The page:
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Sunday 30 January 2005

President detonates the tribal time-bomb

FOR once, I agree with David Ervine of the PUP (the UVF's Sinn Fein) - a man whose combination of dodgy friends and unctuous rhetoric usually makes me squirm - rather than with decent, straight-talking Michael McGimpsey of the UUP, who believes that Mary McAleese's fervent apology to Ulster Protestants "puts the matter to rest - the sooner we forget about it and get on with what needs to be done the better - least said, soonest mended". 

Ervine, however, feels that "the damage is massive and the questions are massive". And he's spot-on. Despite his later conversion to the lady's cause, Eoghan Harris was right when in 1990 when he described Mary McAleese as "a tribal time-bomb". It's taken her a long time to go off, and the consequences are devastating. 

Sure, Ervine is rather hacked-off with the McAleeses. He was probably not too thrilled that Martin McAleese played a round of golf at the K Club with Jackie McDonald, aka, God help us, the South Belfast UDA brigadier. Neither was I too thrilled. Making friends with Protestant as well as Catholic gangsters isn't my idea of what the President calls "outreach". 

But to their shame, nationalists seem to find the convivial criminals of the Shankill Road preferable to the hundreds of thousands of God-fearing, law-abiding, hard-working Prods who think them a disgrace to unionism. (Unlike Catholics, Protestants don't vote for murderers and robbers. It's a tribal thing.) 

Still, this time Ervine is more in tune with Ulster Protestantism than is McGimpsey, who probably was too busy on Friday to listen to the riveting 90 minutes of outpouring of hurt and rage on Talkback, BBC Ulster's phone-in programme, or to follow the illuminating debate on www.sluggerotoole.com. 

President McAleese's advisers let an embarrassment turn into a mega-crisis that had innumerable hurt people calling for her resignation. Reports that she had said that the Nazis "gave to their children an irrational hatred of Jews in the same way that people in Northern Ireland transmitted to their children an irrational hatred, for example, of Catholics" caused Protestant Ulster to react as it had not since in 1974 when it took personally Prime Minister Harold Wilson's reference to anti-Sunningdale strikers as "spongers". 

Had she immediately issued a clarificatory statement saying a) that she had said "for example, of Catholics" and b) that she had culpably failed to add "or Protestants", the sting would have been drawn. As the Reverend Brian Kennaway put it on Talkback, the problem was the half-truth. 

But because she hesitated, Ulster Protestants had all day to brood on being identified by the Irish President as the only bigots in Northern Ireland and compared to the Nazis. 

Ireland is sectarian. We all know, because northern nationalists never shut up about it, the discrimination and occasional violence that Catholics suffered in the north. We are in denial of what every Northern Ireland Protestant knows - that in the south tens of thousands of Protestants were killed, exiled or intimidated into silence. And in the south we are in ignorance and in the north also in denial of the sectarianism that infuses the Catholic community and particularly the IRA.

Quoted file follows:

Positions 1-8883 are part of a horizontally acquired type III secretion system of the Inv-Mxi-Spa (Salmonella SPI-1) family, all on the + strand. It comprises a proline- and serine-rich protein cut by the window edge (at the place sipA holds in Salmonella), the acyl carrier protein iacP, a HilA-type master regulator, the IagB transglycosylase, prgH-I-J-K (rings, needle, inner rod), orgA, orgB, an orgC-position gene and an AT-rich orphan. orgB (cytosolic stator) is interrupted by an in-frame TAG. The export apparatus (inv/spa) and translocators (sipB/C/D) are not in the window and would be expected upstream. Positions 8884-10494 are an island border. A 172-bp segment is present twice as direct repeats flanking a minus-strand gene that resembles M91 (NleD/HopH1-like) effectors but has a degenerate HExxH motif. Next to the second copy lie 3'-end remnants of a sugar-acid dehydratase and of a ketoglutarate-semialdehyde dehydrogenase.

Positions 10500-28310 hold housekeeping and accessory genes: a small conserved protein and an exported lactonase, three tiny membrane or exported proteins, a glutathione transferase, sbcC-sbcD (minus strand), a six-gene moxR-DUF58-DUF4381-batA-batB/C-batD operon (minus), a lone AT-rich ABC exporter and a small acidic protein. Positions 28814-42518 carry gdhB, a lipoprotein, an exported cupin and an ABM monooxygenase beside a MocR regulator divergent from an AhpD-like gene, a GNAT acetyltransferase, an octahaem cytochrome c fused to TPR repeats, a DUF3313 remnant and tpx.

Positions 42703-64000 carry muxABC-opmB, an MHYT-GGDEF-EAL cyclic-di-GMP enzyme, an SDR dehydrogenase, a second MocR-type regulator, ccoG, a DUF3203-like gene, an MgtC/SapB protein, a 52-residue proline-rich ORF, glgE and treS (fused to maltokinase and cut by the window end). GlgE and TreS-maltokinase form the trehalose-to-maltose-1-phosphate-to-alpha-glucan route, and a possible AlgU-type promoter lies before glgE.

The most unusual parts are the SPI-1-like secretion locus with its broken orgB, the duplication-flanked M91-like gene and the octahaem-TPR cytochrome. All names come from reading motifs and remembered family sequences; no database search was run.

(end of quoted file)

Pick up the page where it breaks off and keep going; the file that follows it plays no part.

In The Informer, Kerry-born Sean O'Callaghan describes how as a naive volunteer in Tyrone, he was shocked at how border republicans talked of "Prods" and "Orangies" and "black bastards" and wanted to kill their Protestant neighbours. In a much smaller way, I had a perception-changing shock when an ex-denizen of the Falls Road told me how he had scored after a dance and driven home punching the air and shouting to himself: "I f**ked a Prod. I f**ked a Prod." He also claimed not to be sectarian.

'Ireland is sectarian. We all know, because northern nationalists never shut up about it' 

As a tribe we go in for self-deception. When Protestant and Catholic murderers went to jail in the early Seventies they all knew they'd killed their neighbours for sectarian reasons. After intensive IRA brainwashing, the Catholics discovered retrospectively that they were freedom fighters who had killed for Ireland. Hideous sectarian massacres like Kingsmill, La Mon, Tullyvallen, Darkley and Enniskillen have been repackaged as unfortunate errors. And, as Arlene Foster of the DUP said on Talkback, there is no acknowledgement that in many areas what is seen as anti-Catholicism is simple fear of those who have killed or maimed relatives and friends. 

Davy Adams, once a spokesman for the UDA and now one of its targets, commented that the President's remarks had demeaned the Jews' experience (as republicans demean black South Africans when they compare themselves with the ANC); that having grown up in a Catholic area she didn't know Protestants; yet that she had opened up a worthwhile debate - a sentiment that was echoed by many other contributors. 

The President now has a worthwhile mission: if she seeks to atone by coming to terms with, acknowledging and challenging the sectarianism of her own tribe, she could yet transform relationships with the Protestant community. Contrary to Catholic perceptions, they are a forgiving lot.  

Ruth Dudley Edwards

© Ruth Dudley Edwards